The cost of opium
"Ironically, it was opium that in the end forced her unwillingly to open her ports to free trade with the world." - Rahn, John Elma, Plants that changed History. (New York, 1985), p. 101.
The incredible increase in the practice of smoking opium began to have serious social and economic consequences for China. Emperor Daoguang (1782–1850) placed Lin Zexu as special Imperial Commissioner to tackle the problem. Lin attempted to eradicate the opium trade with police raids and the destruction of 20,000 chests of opium. He even wrote a letter to Queen Victoria stating: “Your Majesty has not before been thus officially notified, and you may plead ignorance of the severity of our laws, but I now give my assurance that we mean to cut this harmful drug forever." Queen Victoria never received this letter and tensions rose from Lin Zexu's actions. However, when war broke out over the issue following a Chinese blockade of the River Pearl, Britain’s ‘gunboat diplomacy’ won the day.
The legacy of these wars was extensive. Five ports where opened to trade and Britain was given ‘most-favoured nation’ status after seizing Hong Kong. In the Second Opium War, Britain also acquired the Kowloon Peninsula. However, the opium issue was never formally discussed when treaties were signed to end the wars, and therefore demand simply continued to increase. The Chinese Communist party have since described this as a ‘Century of Humiliation.’
A moral question
"A war more unjust in its origin, a war more calculated to cover this country with permanent disgrace, I do not know, and I have not read of..." - William Gladstone in Samuel S Mander, Our Opium Trade with China. (London, 1877), p. 12 - MR/91 - China - Foods Medicines and Woods 1869–1914 p. 478 - Kew Archive.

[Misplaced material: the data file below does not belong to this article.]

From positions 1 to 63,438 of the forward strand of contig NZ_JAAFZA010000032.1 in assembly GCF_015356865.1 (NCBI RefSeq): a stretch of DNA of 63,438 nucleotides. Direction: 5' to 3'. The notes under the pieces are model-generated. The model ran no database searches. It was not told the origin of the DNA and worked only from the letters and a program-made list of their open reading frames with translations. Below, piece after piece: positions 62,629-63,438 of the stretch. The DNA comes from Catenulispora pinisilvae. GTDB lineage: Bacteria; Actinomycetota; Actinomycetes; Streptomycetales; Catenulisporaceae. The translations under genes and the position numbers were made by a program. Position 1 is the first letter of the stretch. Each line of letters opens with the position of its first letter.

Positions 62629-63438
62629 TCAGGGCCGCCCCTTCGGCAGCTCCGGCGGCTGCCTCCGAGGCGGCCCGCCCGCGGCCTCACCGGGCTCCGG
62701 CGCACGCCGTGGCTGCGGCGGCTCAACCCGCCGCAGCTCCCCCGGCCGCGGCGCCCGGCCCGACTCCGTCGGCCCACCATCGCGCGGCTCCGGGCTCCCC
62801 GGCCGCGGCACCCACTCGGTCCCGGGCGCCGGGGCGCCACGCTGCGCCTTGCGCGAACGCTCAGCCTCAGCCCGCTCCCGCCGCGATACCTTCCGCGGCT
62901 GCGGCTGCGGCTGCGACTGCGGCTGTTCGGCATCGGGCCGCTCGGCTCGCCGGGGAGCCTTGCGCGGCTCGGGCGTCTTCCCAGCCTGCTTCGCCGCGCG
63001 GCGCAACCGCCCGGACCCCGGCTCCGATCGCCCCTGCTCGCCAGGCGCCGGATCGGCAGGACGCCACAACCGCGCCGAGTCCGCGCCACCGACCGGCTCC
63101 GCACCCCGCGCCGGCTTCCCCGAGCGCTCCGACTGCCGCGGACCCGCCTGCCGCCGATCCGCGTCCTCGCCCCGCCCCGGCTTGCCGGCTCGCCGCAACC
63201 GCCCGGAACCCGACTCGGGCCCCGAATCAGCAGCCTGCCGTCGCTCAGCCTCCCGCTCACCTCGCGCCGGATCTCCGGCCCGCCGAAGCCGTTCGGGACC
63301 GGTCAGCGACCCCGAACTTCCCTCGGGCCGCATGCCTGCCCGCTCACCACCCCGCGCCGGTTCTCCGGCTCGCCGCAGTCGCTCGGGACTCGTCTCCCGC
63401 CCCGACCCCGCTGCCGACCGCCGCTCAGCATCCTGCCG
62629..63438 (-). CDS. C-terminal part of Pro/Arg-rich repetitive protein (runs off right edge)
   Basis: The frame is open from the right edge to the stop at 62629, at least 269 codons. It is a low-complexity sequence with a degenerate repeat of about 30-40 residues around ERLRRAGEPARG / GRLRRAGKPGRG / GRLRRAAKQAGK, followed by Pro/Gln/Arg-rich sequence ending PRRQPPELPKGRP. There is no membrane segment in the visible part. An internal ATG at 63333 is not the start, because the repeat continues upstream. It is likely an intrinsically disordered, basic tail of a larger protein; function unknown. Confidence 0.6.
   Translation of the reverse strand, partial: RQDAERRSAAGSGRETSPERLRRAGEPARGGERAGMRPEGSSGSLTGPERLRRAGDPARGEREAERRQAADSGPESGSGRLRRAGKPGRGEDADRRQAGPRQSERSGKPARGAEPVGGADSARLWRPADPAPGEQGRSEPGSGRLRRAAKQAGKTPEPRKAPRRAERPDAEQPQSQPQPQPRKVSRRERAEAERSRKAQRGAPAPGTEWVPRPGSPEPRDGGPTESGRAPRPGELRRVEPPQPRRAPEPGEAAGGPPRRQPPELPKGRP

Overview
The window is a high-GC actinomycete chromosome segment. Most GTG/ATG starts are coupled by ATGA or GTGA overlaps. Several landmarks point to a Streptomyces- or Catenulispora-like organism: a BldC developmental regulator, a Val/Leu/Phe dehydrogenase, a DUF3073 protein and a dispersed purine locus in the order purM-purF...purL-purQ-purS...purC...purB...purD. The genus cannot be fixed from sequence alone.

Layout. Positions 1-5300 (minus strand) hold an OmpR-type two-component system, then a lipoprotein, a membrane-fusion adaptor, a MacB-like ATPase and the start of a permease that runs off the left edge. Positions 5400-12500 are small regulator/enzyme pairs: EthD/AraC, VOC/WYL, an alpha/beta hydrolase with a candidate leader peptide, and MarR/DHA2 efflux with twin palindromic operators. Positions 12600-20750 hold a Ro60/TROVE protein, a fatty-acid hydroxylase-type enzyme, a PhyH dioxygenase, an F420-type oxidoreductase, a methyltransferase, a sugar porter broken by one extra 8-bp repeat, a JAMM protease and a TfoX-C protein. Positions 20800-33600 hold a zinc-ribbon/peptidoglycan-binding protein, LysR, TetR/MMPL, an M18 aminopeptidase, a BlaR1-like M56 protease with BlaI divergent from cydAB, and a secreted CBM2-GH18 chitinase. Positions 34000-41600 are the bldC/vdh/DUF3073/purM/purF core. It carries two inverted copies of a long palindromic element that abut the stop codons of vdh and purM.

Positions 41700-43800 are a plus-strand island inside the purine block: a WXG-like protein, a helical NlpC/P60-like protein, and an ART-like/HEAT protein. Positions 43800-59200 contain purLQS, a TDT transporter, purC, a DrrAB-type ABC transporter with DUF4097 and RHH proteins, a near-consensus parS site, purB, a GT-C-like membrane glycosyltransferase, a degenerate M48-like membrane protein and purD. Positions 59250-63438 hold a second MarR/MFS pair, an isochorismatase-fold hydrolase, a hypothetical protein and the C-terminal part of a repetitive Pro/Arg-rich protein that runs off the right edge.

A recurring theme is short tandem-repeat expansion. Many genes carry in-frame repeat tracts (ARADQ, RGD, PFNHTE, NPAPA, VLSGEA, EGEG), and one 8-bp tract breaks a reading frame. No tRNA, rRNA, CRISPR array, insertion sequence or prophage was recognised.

The moral question of continuing to export opium to China became a theme in British newspapers and the Anglo-Oriental Society for the suppression of the Opium Trade (1874–1917) was created by the Quakers. William Gladstone, like others, may have loved tea, but he was clearly angry at what opium was doing to China. The Society disbanded in 1917 having achieved its goal, with the British ending opium trade between India and China in 1913.
"If one thousand or two thousand person only had been injured by it, this would have been a small thing; but it has injured a whole Empire." - Samuel S Mander, Our Opium Trade with China. (London, 1877), p. 4 - MR/91 China - Foods Medicines and Woods 1869–1914 p. 474 - Kew Archive.
"Opium is a poisonous drug brought from foreign countries; the poison takes effect; the habit becomes fixed; the sleeping smokers are like corpses, lean and haggard as demons; it throws families into ruin; it dissipates every kind of property; it destroys man himself. There cannot be a greater evil." - Kin-Shan in Samuel S Mander, Our Opium Trade with China. (London, 1877), p. 4 - MR/91 - China - Foods Medicines and Woods 1869–1914 p. 474 - Kew Archive.
- Andrew Butterworth -
Library Graduate Trainee